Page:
The original soundtrack for Jaws was released by MCA in 1975, and as a CD in 1992, including roughly a half hour of music that John Williams redid for the album. In 2000, the score underwent two rushed soundtrack releases: one in a re-recording of the entire Jaws score performed by the Royal Scottish National Orchestra and conducted by Joel McNeely; and another to coincide with the release of the 25th anniversary DVD by Decca/Universal, featuring the entire 51 minutes of the original score. Fans prefer the Decca release over the Varèse Sarabande re-recording. The latter version has been criticized for changing the original tempo and instrumentation, although it is complimented for its improved sound quality.

Releases and sequels

The first Laserdisc title marketed in North America was the MCA DiscoVision release of Jaws in 1978. A second Laserdisc was released in 1991, and was the first time a movie was released in the Widescreen format. The third and final Laserdisc release came under the MCA/Universal Home Video's "Signature Collection" imprint. This release was an elaborate boxset, which included the film, along with deleted scenes and outtakes, a new two-hour documentary on the making of the film, a copy of the novel Jaws, and a CD of John Williams' soundtrack.

Jaws was first released on DVD in 2000 for the film's 25th anniversary. It featured a 50-minute documentary on the making of the film (an edited version of the one featured on the 1995 laserdisc release), with interviews from Steven Spielberg, Roy Scheider, Richard Dreyfuss, Peter Benchley and other cast and crew members. Other extras included deleted scenes, outtakes, trailers, production photos, and storyboards. In June 2005, on the 30th anniversary of the film's release, a festival named JawsFest was held in Martha's Vineyardmarker. Jaws was then re-released on DVD, this time including the full two-hour documentary produced by Laurent Bouzereau for the LaserDisc. As well as containing most of the same bonus features the previous DVD contained, it included a previously unavailable interview with Spielberg conducted on the set of Jaws in 1974.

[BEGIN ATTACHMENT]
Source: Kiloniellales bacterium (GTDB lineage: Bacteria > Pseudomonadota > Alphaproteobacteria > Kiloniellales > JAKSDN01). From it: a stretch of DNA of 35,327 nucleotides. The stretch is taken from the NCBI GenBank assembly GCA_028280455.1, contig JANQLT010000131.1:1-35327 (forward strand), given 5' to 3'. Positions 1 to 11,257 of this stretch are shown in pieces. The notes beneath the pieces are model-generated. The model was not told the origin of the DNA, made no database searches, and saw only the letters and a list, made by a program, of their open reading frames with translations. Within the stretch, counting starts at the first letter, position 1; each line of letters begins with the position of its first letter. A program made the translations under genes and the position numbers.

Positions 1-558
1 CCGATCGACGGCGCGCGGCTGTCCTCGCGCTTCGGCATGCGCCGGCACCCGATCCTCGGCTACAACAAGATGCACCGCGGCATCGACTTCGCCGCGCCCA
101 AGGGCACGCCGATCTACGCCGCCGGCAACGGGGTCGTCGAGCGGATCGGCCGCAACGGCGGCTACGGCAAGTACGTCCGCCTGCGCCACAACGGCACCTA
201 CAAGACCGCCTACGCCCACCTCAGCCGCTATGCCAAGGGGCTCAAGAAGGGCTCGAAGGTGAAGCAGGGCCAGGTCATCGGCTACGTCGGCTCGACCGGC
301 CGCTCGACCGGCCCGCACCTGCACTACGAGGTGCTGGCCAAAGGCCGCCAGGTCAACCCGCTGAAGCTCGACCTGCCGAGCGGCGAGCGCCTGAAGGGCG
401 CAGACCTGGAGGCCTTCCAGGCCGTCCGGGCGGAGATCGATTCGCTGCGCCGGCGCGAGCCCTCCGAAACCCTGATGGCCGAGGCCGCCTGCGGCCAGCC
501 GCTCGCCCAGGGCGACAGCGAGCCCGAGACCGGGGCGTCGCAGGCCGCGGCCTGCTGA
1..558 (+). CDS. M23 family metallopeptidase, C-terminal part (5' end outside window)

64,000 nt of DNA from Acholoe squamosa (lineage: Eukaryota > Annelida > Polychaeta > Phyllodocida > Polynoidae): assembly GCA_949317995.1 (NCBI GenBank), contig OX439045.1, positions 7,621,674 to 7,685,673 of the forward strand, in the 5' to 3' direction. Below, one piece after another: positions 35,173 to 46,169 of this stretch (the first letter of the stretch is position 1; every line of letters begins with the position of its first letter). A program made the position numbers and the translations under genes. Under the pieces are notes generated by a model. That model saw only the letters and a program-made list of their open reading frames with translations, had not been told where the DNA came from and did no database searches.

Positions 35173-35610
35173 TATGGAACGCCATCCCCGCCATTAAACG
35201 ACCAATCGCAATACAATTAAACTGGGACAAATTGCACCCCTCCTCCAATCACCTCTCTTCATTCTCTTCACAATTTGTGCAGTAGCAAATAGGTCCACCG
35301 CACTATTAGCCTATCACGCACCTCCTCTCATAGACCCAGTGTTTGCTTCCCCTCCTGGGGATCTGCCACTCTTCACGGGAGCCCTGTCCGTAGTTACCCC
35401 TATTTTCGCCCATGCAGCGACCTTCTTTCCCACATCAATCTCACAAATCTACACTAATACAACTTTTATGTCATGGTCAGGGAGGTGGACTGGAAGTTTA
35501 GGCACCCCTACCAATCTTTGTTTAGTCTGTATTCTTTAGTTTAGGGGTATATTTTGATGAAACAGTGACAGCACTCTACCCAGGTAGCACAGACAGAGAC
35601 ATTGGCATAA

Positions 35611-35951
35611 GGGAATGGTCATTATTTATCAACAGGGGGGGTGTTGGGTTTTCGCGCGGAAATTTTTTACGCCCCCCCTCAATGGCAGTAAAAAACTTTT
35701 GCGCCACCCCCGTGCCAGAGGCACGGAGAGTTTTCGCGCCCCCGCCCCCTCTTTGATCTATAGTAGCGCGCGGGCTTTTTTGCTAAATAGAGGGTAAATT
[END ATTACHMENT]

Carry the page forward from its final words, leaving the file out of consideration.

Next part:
In the 2000s, an independent group of fans produced a feature length documentary. The Shark is Still Working features interviews with a range of cast and crew from the film, and some from the sequels. It is narrated by Roy Scheider and dedicated to Peter Benchley who died in 2006.

Jaws spawned three sequels, which failed to match the success of the original. Indeed, their combined domestic grosses barely cover half of the original's. Spielberg was unavailable to do a sequel, as he was working on Close Encounters of the Third Kind with Richard Dreyfuss. Jaws 2 was directed by Jeannot Szwarc; Roy Scheider, Lorraine Gary and Murray Hamilton reprised their roles from the original film. The next film, Jaws 3-D, directed by Joe Alves, was released in the 3-D format, although the effect did not transfer to television or home video, where it was renamed Jaws 3. Dennis Quaid as Michael Brody and Louis Gossett, Jr. starred in the movie. Jaws: The Revenge, directed by Joseph Sargent, featured the return of Lorraine Gary and is considered one of the worst movies ever made. While all three sequels made a profit at the box office (Jaws 2 and Jaws 3-D are among the top 20 highest-grossing films of their respective years), critics and audiences were generally dissatisfied with the films.


  1. Brown, David, "A Look Inside Jaws", produced by Laurent Bouzereau, available as a bonus feature on some laserdisc and DVD releases of Jaws
  2. Zanuck, Richard D., "A Look Inside Jaws", produced by Laurent Bouzereau, available as a bonus feature on some laserdisc and DVD releases of Jaws
  3. Spotlight on Location: The Making of Jaws, Jaws 30th Anniversary DVD documentary, [2005]
  4. Gottlieb, Carl. (2001) The Jaws Log. ISBN 0-571-20949-1
  5. Inside the Actor's Studio: Steven Spielberg
  6. Reprinted in
  7. [1]
  8. | Jabootu's Bad Movies review of Jaws 2